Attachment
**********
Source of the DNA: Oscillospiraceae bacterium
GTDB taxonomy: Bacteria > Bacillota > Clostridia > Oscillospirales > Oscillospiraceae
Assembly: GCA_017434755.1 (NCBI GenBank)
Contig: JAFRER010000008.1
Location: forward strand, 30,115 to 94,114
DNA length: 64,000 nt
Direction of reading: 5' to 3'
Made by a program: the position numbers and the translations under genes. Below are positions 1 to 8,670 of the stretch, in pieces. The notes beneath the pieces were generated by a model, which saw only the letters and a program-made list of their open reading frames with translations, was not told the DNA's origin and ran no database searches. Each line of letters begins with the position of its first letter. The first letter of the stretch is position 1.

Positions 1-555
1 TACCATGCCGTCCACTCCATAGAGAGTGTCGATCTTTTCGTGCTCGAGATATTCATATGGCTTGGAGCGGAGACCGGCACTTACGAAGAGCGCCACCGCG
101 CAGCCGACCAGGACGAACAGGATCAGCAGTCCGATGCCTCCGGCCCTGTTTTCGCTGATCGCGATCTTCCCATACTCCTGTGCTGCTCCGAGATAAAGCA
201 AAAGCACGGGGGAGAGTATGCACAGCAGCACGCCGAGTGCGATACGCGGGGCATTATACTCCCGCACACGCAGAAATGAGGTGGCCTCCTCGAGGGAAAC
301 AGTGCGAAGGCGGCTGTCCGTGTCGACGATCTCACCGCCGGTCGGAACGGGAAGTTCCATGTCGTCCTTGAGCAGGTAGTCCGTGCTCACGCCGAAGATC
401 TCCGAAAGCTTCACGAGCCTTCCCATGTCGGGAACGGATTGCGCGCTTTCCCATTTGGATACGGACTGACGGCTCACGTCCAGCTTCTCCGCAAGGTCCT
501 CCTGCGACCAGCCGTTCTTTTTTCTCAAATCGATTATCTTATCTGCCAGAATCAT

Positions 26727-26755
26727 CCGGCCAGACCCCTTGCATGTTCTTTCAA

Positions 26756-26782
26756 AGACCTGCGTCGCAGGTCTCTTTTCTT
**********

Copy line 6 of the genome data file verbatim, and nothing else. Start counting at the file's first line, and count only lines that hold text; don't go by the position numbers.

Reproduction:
DNA length: 64,000 nt